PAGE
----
Yucatan young rural population, the most overweight

“More than 50 percent of the young rural population of Yucatan, between 12 and 19 years old, suffers from overweight and obesity, essentially because of their economic situation, since “junk food” and sweetened beverages are more accessible to them, instead of healthy food”, said Odette Perez Izquierdo, nutritionist and professor at the Faculty of Medicine of the Autonomous University of Yucatan (UADY).

According to data from the National Survey of Health and Nutrition 2012 (Ensanut) cited by the UADY researcher, the number of teenagers living in urban areas of the state that suffer from overweight and obesity, went from 42.5 percent in 2006 to 42 percent in 2012. However, in rural inhabitants this figure represents 52 percent, higher than the national average.

The nutritionist has worked, together with students of the UADY’s School of Nutrition, with several rural communities in nutrition and food education. She currently has a project funded by the Kellogs Foundation with young adolescents between 12 and 19 years of age in the Yucatecan community of Chacsinkin to improve their food health.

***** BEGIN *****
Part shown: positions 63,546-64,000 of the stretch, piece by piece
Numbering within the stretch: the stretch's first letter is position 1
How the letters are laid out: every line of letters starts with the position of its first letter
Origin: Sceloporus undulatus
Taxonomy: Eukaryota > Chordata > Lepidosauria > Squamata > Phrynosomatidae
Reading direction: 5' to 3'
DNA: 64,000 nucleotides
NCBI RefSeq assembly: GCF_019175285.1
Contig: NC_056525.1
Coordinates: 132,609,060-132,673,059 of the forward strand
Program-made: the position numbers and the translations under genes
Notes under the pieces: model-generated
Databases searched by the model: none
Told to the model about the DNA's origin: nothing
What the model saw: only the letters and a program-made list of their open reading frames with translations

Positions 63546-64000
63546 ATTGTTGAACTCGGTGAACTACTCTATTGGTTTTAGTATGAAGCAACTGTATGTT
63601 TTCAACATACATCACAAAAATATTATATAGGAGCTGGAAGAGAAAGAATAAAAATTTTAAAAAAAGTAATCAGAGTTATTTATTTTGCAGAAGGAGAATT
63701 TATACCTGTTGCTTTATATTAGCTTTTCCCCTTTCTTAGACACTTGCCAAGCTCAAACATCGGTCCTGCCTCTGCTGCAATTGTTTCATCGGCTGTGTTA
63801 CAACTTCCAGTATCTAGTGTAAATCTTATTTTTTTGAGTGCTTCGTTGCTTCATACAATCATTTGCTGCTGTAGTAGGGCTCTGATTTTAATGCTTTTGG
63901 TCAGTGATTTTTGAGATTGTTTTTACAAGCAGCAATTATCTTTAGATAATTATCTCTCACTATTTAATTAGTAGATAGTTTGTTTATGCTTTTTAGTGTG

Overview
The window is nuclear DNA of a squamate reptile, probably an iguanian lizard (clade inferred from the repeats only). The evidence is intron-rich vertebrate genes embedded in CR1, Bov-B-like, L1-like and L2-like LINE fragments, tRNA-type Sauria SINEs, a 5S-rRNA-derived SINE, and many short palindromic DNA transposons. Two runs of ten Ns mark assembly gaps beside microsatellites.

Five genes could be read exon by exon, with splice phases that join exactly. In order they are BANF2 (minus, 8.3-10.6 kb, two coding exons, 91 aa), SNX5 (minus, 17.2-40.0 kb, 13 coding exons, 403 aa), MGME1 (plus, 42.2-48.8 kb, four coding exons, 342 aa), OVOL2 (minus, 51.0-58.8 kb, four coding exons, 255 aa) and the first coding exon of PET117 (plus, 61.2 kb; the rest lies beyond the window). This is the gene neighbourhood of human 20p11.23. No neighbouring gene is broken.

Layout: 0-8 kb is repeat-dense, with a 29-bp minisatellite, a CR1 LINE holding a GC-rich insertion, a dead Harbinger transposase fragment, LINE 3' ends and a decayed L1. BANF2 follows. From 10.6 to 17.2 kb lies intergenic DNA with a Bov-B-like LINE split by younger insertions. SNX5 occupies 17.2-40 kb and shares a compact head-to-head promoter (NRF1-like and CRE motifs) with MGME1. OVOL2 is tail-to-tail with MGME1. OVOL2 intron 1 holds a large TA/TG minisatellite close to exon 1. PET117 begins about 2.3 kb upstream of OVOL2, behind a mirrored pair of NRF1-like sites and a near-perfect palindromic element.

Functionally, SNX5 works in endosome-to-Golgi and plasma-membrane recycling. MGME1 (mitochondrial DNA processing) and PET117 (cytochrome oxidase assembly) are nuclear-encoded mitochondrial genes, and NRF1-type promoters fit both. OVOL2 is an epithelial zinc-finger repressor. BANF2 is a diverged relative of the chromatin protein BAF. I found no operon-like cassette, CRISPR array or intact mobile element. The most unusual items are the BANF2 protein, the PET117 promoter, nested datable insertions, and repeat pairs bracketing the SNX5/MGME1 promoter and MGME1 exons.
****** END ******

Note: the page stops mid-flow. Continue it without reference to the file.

According to the expert, this town is a reflection of what has been detected in the all the rural communities across the state, where young people are overweight and obese. Only in this population, around 35 percent of this sector suffers from this disease and others already present cardiovascular risks at a very young age.

Food transition

The specialist has detected that young people have bad eating habits because they stop eating traditional foods, rich in nutrients, to incorporate the “modern stuff”, such as soft drinks, which is what most young people consume, coupled with fried foods, cookies and “Frito Lays”, which are not expensive and can be accessed more easily.

Although, a large part of the families of these populations continue to grow their own food, they young do not do eat those products frequently, and in any case most teenagers prefer “junk” food, however, the grandparents still have an established “food culture”.

In addition, young people have the perception that eating a certain type of food is poor, for example, in the talks they are offered, they are given the option of combining food, such as egg with chaya or beans, but they say: “We always eat chaya, the chaya is for the poor”. However, they think that buying bottled sodas of a certain brand gives them a higher status.

“The food policy in the country must change”, stressed the nutritionist, “the focus should be on education. For its part, companies that sell junk food and candy should pay higher taxes to make it more difficult for people to access these products. they must also modify the labeling of these products, with messages where the consequences of their consumption are made evident (as in the case of cigarette packs).

 



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